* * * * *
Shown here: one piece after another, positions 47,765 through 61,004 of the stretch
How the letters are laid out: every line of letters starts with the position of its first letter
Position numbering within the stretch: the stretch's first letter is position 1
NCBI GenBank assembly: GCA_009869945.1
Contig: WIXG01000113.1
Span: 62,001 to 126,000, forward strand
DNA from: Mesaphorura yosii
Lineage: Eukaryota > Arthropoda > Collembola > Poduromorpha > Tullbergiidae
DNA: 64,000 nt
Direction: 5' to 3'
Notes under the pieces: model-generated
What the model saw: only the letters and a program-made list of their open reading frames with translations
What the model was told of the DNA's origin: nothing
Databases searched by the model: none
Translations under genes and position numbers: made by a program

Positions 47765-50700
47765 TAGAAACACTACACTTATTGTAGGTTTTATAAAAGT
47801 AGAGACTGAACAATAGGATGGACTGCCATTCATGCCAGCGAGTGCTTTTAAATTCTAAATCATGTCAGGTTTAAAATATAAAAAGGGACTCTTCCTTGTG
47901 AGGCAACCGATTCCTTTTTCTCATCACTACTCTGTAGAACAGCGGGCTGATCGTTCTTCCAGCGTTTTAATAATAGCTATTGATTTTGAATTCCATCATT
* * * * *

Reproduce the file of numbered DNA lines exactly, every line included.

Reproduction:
Shown here: one piece after another, positions 47,765 through 61,004 of the stretch
How the letters are laid out: every line of letters starts with the position of its first letter
Position numbering within the stretch: the stretch's first letter is position 1
NCBI GenBank assembly: GCA_009869945.1
Contig: WIXG01000113.1
Span: 62,001 to 126,000, forward strand
DNA from: Mesaphorura yosii
Lineage: Eukaryota > Arthropoda > Collembola > Poduromorpha > Tullbergiidae
DNA: 64,000 nt
Direction: 5' to 3'
Notes under the pieces: model-generated
What the model saw: only the letters and a program-made list of their open reading frames with translations
What the model was told of the DNA's origin: nothing
Databases searched by the model: none
Translations under genes and position numbers: made by a program

Positions 47765-50700
47765 TAGAAACACTACACTTATTGTAGGTTTTATAAAAGT
47801 AGAGACTGAACAATAGGATGGACTGCCATTCATGCCAGCGAGTGCTTTTAAATTCTAAATCATGTCAGGTTTAAAATATAAAAAGGGACTCTTCCTTGTG
47901 AGGCAACCGATTCCTTTTTCTCATCACTACTCTGTAGAACAGCGGGCTGATCGTTCTTCCAGCGTTTTAATAATAGCTATTGATTTTGAATTCCATCATT